Morris Fetches ‘AP Kunju Kunju Arattukulam Jeeva Karunya’Award For Work Among Cancer Patients
Bengaluru: Cedric Morris, owner of a factory, has received this year’s ‘AP Kunju Kunju Arattukulam Jeeva Karunya’ Award for his outstanding contribution and dedicated work for cancer patients at Kidwai Institute of Oncology, Bengaluru. He received a citation from Ms Celine Kunjukunju and a cash award from Mr Kunjukunju at a function held on August 11 (Sunday) in Bengaluru.
Ms Celine Kunjukunju, the chief patron of Bangalore Christian Writers’ Forum (BCWF) and the day’s chief guest appreciating the great work Morris carries out for the poor and helpless cancer patients said, “this is a wonderful act of charity and work of mercy.”
Fr John Mario CMI, speaking on the occasion lauded Morris for the dedicated work he does for the suffering cancer patients who come from far and near. He said this is called witnessing Christ. This is a reflection of Christian life and he is a model and an example to emulate for others.
Fr Francis Thonippara, CMI, spoke on the quality of Morris’ work. He is a Samaritan. He is a man for others. He does a lot on each day. He is like former president of South Africa. When Nelson Mandela was in prison, someone asked him what he was thinking in his jail life. Mandela told the person that he never lost hope and he was always thinking of others. He also referred to the selfless work Mother Teresa had done for others for several years.
Sunny P L read out a citation and described briefly the work Morris had done for cancer patients. Morris got back his own life and he is grateful to God and was inspired to give back in his own way. He is indebted to God, his wife and relatives besides others for their supports. For this, he spends his time on the corridors of hospitals, wards or with doctors. He chats with kids and other patients after their chemotherapy. He is always seen on the verandas of Kidwai hospital. If he is not seen around, the patients wait for him with hope and expectation. He is hope, encouragement and inspiration especially for those who await to breathe their last. Morris has reasons to live on and complete many more unfinished works, said Sunny. Sunny concluded saying,‘The sea will stir with waves of love and he (Morris) will produce colourful varieties of shells of mercy for others.’ He had said many more facts of life for Morris including his acceptance of death reaching the fourth stage of cancer. Doctors had given him a maximum one month more to be alive on this earth. Everything came to a standstill. He decided to dedicate his life for others in the numbered days left. He was praying in a church and received light and he felt he was completely cured of his advanced cancer. This surprised all who knew about it. He has 75 workers in his factory who do marketing, production, purchase, execution and patent matters. His wife is one of the directors as such Morris is free to give his time for total dedication for the patients at Kidwai.
C V Jose, one of the committee members, speaking on the occasion and quoting from the Catechism of the Catholic Church, said the works of mercy are charitable actions by which people come to the aid of their neighbor in his spiritual and bodily necessities. Instruction, advising, consoling, comforting are spiritual works of mercy, as are forgiving and bearing wrongs patiently. The corporal works of mercy consist especially in feeding the hungry, sheltering the homeless, clothing the naked, visiting the sick and imprisoned and burying the dead. Among all these, giving alms to the poor is one of the chief witnesses to fraternal charity: it is also a work of justice pleasing to God.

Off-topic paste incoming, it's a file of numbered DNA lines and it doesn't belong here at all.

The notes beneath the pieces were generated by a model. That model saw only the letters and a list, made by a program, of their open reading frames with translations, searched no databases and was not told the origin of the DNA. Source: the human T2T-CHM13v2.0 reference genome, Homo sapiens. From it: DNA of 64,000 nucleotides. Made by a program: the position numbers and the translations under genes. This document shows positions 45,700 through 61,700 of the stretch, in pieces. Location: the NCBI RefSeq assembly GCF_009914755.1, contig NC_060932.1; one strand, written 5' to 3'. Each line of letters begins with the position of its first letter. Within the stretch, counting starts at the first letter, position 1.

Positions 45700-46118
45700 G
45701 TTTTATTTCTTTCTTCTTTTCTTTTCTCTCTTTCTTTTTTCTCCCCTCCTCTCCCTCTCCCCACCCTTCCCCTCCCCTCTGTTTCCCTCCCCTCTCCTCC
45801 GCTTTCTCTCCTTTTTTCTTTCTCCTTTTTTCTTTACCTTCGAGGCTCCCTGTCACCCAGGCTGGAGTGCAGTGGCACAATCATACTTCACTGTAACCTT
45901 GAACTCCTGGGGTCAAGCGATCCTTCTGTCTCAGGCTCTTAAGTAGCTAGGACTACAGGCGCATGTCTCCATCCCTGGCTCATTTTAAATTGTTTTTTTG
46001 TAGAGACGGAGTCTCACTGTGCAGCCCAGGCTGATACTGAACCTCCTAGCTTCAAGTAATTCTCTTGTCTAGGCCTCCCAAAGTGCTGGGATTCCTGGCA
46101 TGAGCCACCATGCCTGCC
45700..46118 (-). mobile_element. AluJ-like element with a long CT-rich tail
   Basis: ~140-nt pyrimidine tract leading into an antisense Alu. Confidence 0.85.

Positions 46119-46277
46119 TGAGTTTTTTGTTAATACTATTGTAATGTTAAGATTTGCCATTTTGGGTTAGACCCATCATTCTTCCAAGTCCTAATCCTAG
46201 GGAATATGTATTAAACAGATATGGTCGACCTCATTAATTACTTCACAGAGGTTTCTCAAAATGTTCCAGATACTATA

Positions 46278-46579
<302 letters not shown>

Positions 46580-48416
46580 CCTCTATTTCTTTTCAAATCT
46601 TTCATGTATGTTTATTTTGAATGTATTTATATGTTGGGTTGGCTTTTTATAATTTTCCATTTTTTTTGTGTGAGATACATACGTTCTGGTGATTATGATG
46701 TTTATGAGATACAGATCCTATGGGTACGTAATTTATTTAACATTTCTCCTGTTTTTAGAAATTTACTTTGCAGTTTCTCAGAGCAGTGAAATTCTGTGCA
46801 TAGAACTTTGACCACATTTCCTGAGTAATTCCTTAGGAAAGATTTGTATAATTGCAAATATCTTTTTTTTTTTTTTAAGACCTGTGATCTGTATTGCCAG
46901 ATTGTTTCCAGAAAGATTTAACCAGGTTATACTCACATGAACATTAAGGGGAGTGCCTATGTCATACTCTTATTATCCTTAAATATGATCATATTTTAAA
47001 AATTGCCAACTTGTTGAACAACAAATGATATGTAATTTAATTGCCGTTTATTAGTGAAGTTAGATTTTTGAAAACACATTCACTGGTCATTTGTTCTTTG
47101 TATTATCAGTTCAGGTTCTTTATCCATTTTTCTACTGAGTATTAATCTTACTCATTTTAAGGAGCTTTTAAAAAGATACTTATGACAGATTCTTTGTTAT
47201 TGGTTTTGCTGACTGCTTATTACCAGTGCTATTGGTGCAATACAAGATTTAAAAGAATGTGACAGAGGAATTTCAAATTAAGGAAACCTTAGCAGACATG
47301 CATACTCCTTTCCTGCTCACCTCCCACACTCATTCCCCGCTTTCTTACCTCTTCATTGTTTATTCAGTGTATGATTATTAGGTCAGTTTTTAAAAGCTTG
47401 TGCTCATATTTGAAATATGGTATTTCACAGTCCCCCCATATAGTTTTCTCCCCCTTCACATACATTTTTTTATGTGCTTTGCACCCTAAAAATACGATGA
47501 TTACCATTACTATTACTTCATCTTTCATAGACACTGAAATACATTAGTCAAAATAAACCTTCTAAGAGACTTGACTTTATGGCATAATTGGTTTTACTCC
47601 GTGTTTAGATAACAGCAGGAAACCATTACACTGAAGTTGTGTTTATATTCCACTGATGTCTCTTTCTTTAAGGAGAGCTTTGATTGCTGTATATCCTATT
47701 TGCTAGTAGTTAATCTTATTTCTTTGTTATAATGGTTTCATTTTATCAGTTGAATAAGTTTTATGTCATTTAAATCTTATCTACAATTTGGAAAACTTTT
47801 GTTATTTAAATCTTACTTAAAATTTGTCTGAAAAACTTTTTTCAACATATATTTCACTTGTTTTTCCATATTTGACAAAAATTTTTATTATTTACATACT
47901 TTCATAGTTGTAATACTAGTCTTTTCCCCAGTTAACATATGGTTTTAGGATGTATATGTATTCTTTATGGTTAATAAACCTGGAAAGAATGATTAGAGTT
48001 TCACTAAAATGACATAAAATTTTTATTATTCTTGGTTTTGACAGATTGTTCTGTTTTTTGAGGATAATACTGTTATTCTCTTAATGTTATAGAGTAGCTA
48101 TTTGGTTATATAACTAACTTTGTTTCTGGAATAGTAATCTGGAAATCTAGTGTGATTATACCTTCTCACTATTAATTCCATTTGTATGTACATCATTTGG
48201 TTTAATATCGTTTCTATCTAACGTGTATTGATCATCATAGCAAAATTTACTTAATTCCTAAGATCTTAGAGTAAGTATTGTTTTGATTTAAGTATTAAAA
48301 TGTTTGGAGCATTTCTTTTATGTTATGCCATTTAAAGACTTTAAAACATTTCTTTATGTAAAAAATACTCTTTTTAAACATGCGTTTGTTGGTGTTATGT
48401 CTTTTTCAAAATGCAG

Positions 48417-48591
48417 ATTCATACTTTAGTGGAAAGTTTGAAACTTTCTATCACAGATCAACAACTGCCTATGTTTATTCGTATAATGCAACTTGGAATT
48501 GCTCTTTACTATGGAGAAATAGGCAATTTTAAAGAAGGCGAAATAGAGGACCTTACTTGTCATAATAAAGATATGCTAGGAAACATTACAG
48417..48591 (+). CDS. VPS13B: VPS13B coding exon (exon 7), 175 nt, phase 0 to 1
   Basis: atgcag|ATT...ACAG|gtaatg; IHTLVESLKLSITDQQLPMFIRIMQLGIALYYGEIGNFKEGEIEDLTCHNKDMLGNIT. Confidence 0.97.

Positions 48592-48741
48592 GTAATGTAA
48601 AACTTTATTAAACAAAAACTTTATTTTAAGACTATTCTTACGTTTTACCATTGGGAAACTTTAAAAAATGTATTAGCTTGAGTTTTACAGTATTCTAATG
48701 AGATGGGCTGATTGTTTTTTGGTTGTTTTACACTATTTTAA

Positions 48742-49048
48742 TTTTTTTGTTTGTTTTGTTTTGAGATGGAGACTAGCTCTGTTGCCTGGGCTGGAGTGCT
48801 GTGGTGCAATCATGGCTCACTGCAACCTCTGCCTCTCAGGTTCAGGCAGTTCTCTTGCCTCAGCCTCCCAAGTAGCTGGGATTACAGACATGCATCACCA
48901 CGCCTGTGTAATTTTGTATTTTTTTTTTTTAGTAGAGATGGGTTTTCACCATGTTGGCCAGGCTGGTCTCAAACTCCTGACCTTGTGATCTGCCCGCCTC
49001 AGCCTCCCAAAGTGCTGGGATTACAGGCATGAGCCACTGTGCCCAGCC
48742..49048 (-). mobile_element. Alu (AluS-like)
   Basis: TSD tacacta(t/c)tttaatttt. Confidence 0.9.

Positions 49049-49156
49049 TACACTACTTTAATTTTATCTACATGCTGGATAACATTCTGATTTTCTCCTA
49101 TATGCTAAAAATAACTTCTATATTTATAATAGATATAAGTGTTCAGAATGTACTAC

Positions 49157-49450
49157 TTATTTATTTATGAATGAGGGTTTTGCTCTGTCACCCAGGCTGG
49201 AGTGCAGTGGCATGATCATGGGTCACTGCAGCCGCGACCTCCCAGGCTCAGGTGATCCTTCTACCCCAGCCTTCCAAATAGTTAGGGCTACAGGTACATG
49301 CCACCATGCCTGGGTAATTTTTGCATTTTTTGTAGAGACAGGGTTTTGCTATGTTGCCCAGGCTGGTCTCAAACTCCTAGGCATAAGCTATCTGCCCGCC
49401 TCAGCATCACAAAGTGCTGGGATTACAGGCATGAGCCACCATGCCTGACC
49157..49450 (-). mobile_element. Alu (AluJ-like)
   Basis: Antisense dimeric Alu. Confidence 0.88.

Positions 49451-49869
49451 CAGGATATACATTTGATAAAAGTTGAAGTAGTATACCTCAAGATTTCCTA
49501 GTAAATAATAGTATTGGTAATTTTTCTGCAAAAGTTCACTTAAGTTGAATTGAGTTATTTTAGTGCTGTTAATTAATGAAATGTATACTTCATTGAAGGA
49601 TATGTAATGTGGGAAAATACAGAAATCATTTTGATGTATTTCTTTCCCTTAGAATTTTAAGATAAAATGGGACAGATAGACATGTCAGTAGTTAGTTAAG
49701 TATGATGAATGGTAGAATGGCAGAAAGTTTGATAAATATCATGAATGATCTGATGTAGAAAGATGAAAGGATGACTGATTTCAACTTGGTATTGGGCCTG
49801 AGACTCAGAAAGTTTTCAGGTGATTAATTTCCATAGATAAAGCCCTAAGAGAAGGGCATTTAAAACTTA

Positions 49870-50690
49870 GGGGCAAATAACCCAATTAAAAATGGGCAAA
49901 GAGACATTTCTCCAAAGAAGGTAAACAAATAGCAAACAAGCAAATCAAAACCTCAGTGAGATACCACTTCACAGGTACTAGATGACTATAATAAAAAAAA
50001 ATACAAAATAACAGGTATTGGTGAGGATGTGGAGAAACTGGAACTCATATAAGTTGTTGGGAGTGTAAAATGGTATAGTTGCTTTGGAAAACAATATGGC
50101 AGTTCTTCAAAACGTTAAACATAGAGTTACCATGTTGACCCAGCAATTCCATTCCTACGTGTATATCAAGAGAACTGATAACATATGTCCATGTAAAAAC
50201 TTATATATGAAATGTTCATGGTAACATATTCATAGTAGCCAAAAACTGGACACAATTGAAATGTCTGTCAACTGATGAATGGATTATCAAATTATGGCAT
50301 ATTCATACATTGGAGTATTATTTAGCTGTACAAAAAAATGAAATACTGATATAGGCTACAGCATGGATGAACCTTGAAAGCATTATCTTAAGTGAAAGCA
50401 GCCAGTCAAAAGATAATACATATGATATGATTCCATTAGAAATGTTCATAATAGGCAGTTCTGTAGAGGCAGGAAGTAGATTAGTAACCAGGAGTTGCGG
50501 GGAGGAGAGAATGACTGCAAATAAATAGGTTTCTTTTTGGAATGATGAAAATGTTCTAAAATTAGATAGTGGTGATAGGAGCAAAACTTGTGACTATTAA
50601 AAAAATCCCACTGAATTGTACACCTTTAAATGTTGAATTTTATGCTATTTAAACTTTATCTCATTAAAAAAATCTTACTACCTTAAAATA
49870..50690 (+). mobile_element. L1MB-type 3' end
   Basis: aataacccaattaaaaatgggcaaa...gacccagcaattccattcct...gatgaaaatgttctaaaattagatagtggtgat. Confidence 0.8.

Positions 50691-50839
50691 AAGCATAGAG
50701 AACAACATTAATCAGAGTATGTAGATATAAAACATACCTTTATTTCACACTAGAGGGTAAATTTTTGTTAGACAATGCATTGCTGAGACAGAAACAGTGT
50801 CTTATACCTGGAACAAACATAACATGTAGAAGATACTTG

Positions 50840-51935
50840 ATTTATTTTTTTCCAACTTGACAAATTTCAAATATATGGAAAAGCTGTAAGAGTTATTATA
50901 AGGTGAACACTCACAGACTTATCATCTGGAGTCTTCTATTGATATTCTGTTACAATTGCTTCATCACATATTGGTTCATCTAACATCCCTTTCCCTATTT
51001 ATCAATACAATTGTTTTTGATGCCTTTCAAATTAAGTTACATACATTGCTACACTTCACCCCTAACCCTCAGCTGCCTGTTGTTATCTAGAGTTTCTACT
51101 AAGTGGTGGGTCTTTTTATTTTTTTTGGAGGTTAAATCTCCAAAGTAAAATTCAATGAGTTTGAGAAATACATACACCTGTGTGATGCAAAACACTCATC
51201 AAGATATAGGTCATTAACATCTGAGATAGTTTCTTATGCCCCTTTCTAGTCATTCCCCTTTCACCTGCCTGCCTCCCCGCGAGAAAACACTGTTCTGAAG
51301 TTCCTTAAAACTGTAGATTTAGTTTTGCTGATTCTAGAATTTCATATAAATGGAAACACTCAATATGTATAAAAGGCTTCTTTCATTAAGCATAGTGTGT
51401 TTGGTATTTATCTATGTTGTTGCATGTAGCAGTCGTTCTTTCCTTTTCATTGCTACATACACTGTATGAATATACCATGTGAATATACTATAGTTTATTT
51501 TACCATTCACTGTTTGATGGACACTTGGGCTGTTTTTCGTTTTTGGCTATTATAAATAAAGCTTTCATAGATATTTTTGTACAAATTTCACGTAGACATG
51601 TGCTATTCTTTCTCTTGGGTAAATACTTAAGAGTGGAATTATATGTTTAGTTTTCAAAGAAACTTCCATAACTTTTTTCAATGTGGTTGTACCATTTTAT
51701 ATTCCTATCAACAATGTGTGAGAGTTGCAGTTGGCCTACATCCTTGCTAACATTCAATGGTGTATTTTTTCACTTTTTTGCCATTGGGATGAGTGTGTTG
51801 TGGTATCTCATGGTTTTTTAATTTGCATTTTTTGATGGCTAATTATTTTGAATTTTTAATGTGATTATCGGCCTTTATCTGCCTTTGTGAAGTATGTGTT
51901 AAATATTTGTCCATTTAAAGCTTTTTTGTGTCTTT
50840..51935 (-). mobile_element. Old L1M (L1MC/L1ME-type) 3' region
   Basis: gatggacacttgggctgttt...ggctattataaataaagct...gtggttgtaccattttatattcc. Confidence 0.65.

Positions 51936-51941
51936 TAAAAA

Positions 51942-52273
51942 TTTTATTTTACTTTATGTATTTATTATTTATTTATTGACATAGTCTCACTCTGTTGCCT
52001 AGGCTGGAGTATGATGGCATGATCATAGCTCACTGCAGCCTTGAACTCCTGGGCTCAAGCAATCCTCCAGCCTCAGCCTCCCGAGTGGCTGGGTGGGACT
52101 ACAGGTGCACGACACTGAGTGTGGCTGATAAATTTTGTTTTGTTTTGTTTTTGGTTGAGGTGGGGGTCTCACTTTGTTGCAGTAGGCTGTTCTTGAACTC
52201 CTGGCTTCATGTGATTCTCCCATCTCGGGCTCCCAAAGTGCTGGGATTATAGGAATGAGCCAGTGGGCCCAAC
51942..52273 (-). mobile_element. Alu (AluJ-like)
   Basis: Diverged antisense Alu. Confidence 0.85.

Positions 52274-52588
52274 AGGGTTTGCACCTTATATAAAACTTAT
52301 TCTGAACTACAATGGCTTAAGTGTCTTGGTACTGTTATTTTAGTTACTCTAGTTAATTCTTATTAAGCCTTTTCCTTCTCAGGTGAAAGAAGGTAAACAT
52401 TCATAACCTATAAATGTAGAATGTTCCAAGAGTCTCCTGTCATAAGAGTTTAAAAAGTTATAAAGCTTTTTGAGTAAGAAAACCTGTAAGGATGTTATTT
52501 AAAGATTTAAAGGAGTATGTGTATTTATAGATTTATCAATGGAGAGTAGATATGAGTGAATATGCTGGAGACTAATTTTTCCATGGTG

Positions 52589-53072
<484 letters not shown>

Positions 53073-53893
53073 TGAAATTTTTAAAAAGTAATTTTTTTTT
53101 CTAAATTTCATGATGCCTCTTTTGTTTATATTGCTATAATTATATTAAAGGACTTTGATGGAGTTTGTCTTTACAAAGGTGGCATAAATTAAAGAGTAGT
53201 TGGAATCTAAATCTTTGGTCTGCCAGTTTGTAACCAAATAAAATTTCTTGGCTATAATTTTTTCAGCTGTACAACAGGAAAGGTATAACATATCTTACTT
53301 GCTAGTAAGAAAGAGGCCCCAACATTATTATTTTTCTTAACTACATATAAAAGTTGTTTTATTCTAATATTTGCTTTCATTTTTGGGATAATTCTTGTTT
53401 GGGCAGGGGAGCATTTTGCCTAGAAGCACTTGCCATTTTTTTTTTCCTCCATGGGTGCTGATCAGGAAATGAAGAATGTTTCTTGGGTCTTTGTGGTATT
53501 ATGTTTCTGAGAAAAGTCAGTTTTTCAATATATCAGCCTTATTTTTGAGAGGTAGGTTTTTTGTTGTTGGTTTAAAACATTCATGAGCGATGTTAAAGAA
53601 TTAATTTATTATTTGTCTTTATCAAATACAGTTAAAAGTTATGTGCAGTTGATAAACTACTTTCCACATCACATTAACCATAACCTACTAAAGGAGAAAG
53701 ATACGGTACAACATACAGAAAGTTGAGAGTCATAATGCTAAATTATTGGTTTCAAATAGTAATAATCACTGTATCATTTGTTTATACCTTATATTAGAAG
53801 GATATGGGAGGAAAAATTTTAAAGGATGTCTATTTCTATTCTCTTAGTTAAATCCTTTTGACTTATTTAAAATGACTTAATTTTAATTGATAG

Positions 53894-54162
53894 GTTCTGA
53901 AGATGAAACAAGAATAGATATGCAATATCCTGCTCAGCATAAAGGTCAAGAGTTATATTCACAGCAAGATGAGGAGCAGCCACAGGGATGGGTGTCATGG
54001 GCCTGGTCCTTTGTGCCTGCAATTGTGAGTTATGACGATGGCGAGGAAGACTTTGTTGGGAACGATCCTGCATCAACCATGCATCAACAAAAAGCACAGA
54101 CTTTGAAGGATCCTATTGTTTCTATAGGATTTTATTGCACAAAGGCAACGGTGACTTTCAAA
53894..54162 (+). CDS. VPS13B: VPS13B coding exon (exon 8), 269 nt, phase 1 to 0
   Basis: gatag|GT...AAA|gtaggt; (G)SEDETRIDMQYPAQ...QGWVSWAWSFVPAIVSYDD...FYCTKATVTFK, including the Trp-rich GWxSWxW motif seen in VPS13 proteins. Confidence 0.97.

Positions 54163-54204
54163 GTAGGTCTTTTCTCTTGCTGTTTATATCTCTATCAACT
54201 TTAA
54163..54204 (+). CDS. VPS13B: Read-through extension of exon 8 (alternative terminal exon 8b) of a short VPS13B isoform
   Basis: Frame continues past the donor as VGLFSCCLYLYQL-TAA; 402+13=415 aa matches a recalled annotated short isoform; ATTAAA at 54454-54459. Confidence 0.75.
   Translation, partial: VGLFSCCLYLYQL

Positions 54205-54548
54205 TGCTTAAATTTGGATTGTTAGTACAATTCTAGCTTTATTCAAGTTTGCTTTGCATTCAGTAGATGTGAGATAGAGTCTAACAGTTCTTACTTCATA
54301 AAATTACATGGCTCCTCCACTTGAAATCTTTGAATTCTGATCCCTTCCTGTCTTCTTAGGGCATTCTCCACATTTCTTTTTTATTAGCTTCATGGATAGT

Quoting from the bible he further said, if a brother or sister is ill-clad and in lack of daily food and one of you says to them, ‘Go in peace, be warmed and filled,’ without giving them the things needed for the body, what does it profit? (James 2: 15, 16) and (1 John 3: 17). Jose thanked Morris and Arattukulam family for the self-sacrificing, self-denying and magnanimous work both have achieved and executed over the years. He said Morris spends 25 lakh rupees yearly for the cancer patients from his income.
Francis Antony ITS another patron of BCWF considered Morris a real Samaritan who goes on giving (alms). Antony exhorted all present to give to others more only to receive back much more which the Lord has assured us all. Morris had gone through hell with his own cancer and he was cured through divine intervention. He wished him God’s abundant blessings for the satisfaction of the mind.
Prof. K J Joseph said Morris had received inspiration from someone to do such tiring work. He hoped Morris’ work would inspire many more to do works of mercy.
Among others spoke on the occasion were Briji K T, writer and author, Metty Grace, a social worker, Rosy Johnychan, vice president, BCWF and Dr Mathew Mampra, a businessman and author of books.
Earlier, T A Calistus, president, BCWF, welcomed all. In his speech, he brought out the importance of the priests in ancient times. He quoted from the bible and said the kings were installed by priests. Even the Jews had similar practices.
In his response, Cedric Morris thanked for the award and said the award was for all the committed members of his team. Morris said it was not possible to do anything without the support and cooperation of many of his team members, some of whom were present at the function. He said the patients consider him their god and address him by different names such as Father, Pastor and other names in their own languages.
Dr Mathew Manimala retired from IIT Bangalore, recited a poem fitting to the occasion and context. Binu K also recited a poem on God’s Ways.
Gabriel C D, General Secretary, BCWF, thanked all concerned. V K Johny compered the entire programme skillfully. The function began with a prayer song by Mrs Philip Mathew.